It made a $2.9 million ad buy against Trump in late October, an individual anti-Trump buy larger than one made by any other group except Priorities USA, according to data synthesized by ProPublica. 

Priorities USA, the primary outside group supporting Democrat Hillary ClintonHillary Diane Rodham ClintonWhite House accuses Biden of pushing ‘conspiracy theories’ with Trump election claim Biden courts younger voters — who have been a weakness Trayvon Martin’s mother Sybrina Fulton qualifies to run for county commissioner in Florida MORE’s presidential bid, spent more than $190 million in 2016. 

For many Illinois Democrats, the opportunity to tie Trump around Rauner’s neck was likely an intriguing proposition. It could help dent Republican favorability statewide in the 2016 election while also softening up Rauner before the pivotal 2018 governor’s race. 

But raising $10 million in six weeks would have been nearly impossible for a state senator without help from high places — even a state senator like Biss, who is well-respected in Democratic circle. 

“There is no question that [Biss] was working hand-in-glove with Madigan’s allies,” one Illinois source with knowledge of conversations between the two parties told The Hill. 

Biss told The Hill in December that Madigan was “walled off from the committee’s message because of his role with the Democratic Party.”

That division was a nod to federal and state super PAC laws that don’t allow candidates to coordinate spending. But those laws don’t bar a politician from soliciting donations for a group not spending in their race. 

On Friday, he noted that Madigan hadn’t supported him in 2010, when he ran for state legislature and added that one of his first bills once he won was in support of term limits.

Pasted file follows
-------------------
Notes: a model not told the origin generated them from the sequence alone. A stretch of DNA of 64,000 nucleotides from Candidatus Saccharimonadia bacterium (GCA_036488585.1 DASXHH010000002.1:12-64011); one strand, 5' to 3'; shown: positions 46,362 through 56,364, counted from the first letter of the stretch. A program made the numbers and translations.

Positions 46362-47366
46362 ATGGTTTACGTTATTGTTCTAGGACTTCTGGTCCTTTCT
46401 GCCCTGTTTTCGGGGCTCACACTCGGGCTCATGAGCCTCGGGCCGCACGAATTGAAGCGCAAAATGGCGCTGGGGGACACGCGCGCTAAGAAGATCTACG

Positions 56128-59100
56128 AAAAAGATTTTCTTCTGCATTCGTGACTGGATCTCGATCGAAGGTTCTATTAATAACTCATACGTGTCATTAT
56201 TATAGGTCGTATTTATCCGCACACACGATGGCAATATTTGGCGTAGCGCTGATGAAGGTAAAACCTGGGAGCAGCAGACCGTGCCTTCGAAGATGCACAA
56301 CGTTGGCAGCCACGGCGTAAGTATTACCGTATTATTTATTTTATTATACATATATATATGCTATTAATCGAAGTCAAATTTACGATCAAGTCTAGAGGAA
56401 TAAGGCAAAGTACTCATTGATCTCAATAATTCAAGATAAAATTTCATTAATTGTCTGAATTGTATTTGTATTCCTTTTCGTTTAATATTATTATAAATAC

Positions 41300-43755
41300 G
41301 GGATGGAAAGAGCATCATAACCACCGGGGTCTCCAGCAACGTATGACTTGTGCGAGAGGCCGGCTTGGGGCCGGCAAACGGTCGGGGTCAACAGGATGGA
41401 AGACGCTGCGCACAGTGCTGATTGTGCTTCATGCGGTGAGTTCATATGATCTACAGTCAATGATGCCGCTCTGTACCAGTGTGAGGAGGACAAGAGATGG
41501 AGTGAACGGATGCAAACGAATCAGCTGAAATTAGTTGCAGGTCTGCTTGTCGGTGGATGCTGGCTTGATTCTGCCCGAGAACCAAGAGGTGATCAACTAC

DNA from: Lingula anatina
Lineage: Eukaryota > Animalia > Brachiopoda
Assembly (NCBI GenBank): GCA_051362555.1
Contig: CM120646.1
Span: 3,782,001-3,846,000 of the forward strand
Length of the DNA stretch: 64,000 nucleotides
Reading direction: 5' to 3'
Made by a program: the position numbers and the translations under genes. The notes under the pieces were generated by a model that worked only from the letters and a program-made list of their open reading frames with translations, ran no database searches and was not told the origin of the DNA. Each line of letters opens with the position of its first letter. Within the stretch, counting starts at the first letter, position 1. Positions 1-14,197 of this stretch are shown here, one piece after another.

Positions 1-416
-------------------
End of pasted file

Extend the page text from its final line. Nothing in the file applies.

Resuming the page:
“The Democratic Party was under attack, its values and priorities were under attack, so people were united,” Biss said about LIFT’s aims. 

One Illinois Democratic operative told The Hill that while any observer of state politics could see that LIFT was a “Madigan joint,” he believes it’s unlikely any Democrat would hold the connection against Biss, even though he has positioned himself as the candidate who will bring a new direction to the state government. 

Some of Biss’s primary opponents also contributed to LIFT, making attacks on the super PAC even less likely during the primary.

Chris Kennedy, the son of Robert F. Kennedy, donated $50,000 and has since declared his own gubernatorial bid that will put him. And billionaire J.B. Pritzker, who is weighing an entry in the race, gave the PAC $350,000, on top of a $550,000 donation from Jabodon PT Company, a company linked to his family.  

“Would anyone be able to say Biss is unclean because of his work on LIFT? I don’t think that would work,” the Democrat said.

“The notion that he was involved in a group that was dumping on Trump and Rauner, that’s going to play well in a Democratic primary,.”

The strategist noted that LIFT appeared to be a “classic case of no permanent friends, no permanent allies.” But he added that it’s unlikely that Biss will receive the same significant monetary support in a crowded Democratic primary. 

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“I’ll be very interested to compare how much LIFT was able to raised as opposed to how much money Biss will be able to raise,” the strategist said, noting the deep pockets of both Kennedy and Pritzker.   

Biss admitted during his Monday announcement that he may not have the same resources as his rivals, but dug in on his populist pitch.   

“I’m not the millionaire or billionaire in the race, but I think Illinois is facing a moment where what we need more than anything is a movement of people,” he said.  

“I’m running for governor to be a part of that movement.”